communication mediumPhD Thesis (TU Wien)
Radiotherapy (RT) is one of the major curative approaches for cancer. It is a complex and
risky treatment approach, which requires precise planning, prior to the administration
of the treatment. Visual Computing (VC) is a fundamental component of RT planning,
providing solutions in all parts of the process — from imaging to delivery.
VC employs elements from computer graphics and image processing to create meaningful,
interactive visual representations of medical data, and it has become an influential
field of research for many advanced applications like radiation oncology. Interactive
VC approaches represent a new opportunity to integrate knowledgeable experts and
their cognitive abilities in exploratory processes, which cannot be conducted by solely
Despite the significant technological advancements of RT over the last decades, there
are still many challenges to address. In RT planning medical doctors need to consider a
variety of information sources for anatomical and functional target volume delineation.
The validation and inspection of the defined target volumes and the resulting RT plan
is a complex task, especially in the presence of moving target areas as it is the case for
tumors of the chest and the upper abdomen, for instance, caused by breathing motion.
Handling RT planning and delivery-related uncertainties, especially in the presence of
tumor motion, is essential to improve the efficiency of the treatment and the minimization
of side effects.
This dissertation contributes to the handling of RT planning related uncertainties by
proposing novel VC methods. Quantification and visualization of these types of uncer-
tainties will be an essential part of the presented methods, and aims at improving the RT
workflow in terms of delineation and registration accuracy, margin definitions and the
influence of these uncertainties onto the dosimetric outcome. The publications presented
in this thesis address key aspects of the RT treatment planning process, where human
interaction is required, and VC has the potential to improve the treatment outcome.
First, major requirements for a multi-modal visualization framework are defined and
implemented with the aim to improve motion management by including 4D image
information. The visualization framework was designed to provide medical doctors with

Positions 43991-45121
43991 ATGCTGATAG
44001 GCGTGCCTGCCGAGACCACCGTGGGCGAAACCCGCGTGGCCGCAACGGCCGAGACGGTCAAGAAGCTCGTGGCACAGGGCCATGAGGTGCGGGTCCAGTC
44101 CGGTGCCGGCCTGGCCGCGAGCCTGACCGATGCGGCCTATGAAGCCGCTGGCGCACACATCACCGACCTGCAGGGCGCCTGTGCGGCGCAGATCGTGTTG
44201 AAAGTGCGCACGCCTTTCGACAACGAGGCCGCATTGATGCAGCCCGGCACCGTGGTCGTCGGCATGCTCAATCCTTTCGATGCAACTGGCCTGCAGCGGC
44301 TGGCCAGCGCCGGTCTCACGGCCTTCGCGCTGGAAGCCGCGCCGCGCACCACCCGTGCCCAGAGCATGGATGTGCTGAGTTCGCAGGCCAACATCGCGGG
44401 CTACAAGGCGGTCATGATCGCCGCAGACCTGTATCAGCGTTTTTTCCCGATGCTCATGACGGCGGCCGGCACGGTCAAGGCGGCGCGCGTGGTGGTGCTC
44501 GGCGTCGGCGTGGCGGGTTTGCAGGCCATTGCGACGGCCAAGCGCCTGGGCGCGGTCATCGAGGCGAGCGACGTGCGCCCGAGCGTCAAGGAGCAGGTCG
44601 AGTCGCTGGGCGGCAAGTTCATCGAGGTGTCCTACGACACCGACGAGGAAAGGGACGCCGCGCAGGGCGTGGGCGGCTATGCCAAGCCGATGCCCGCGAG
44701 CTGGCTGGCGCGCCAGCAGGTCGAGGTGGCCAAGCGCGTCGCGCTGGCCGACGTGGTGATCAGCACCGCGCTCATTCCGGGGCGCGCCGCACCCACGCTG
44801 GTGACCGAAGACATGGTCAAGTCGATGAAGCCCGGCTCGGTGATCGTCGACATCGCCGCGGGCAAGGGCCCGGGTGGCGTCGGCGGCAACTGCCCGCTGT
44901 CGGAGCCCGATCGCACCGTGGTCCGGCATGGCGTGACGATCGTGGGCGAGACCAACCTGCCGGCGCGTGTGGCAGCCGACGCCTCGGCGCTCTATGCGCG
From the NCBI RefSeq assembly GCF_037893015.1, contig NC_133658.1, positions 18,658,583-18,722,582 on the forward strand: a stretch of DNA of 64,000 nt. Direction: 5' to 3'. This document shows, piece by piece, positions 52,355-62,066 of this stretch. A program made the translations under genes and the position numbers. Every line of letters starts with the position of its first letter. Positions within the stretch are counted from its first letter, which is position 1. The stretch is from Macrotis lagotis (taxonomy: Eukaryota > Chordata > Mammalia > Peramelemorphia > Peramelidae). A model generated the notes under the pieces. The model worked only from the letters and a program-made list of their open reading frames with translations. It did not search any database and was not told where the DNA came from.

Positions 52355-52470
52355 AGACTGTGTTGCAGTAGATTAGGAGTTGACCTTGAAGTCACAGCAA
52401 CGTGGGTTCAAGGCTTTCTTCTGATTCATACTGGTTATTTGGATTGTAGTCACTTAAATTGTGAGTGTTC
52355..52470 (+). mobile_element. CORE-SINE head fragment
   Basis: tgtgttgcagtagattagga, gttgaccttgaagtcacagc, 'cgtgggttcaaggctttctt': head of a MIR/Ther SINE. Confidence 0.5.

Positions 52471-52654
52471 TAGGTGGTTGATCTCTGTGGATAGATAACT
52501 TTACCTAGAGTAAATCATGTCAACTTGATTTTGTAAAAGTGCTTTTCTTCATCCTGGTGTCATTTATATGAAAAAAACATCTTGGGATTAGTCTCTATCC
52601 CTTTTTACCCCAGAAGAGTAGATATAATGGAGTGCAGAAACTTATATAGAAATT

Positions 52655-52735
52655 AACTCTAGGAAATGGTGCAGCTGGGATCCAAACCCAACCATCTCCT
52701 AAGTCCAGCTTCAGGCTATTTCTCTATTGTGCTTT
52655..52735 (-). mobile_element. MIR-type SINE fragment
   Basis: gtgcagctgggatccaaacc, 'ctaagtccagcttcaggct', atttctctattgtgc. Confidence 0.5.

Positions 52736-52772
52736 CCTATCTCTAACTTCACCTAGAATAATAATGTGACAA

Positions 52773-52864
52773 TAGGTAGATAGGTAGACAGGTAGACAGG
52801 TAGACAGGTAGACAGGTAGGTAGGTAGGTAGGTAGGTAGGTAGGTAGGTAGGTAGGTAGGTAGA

the necessary visual information to improve the accuracy of tumor target delineations
and the efficiency of RT plan evaluation.
Furthermore, the topic of deformable image registration (DIR) accuracy is addressed in
this thesis. DIR has the potential to improve modern RT in many aspects, including
volume definition, treatment planning, and image-guided adaptive RT. However, mea-
suring DIR accuracy is difficult without known ground truth, but necessary before the
integration in the RT workflow. Visual assessment is an important step towards clinical
acceptance. A visualization framework is proposed, which supports the exploration and
the assessment of DIR accuracy. It offers different interaction and visualization features
for exploration of candidate regions to simplify the process of visual assessment, and
thereby improve and contribute to its adequate use in RT planning.
Finally, the topic of healthy tissue sparing is addressed with a novel visualization approach
to interactively explore RT plans, and identify regions of healthy tissue, which can be
spared further without compromising the treatment goals defined for tumor targets. For
this, overlap volumes of tumor targets and healthy organs are included in the RT plan
evaluation process, and the initial visualization framework is extended with quantitative
views. This enables quantitative properties of the overlap volumes to be interactively
explored, to identify critical regions and to steer the visualization for a detailed inspection
All approaches were evaluated in user studies covering the individual visualizations and
their interactions regarding helpfulness, comprehensibility, intuitiveness, decision-making
and speed, and if available using ground truth data to prove their validity.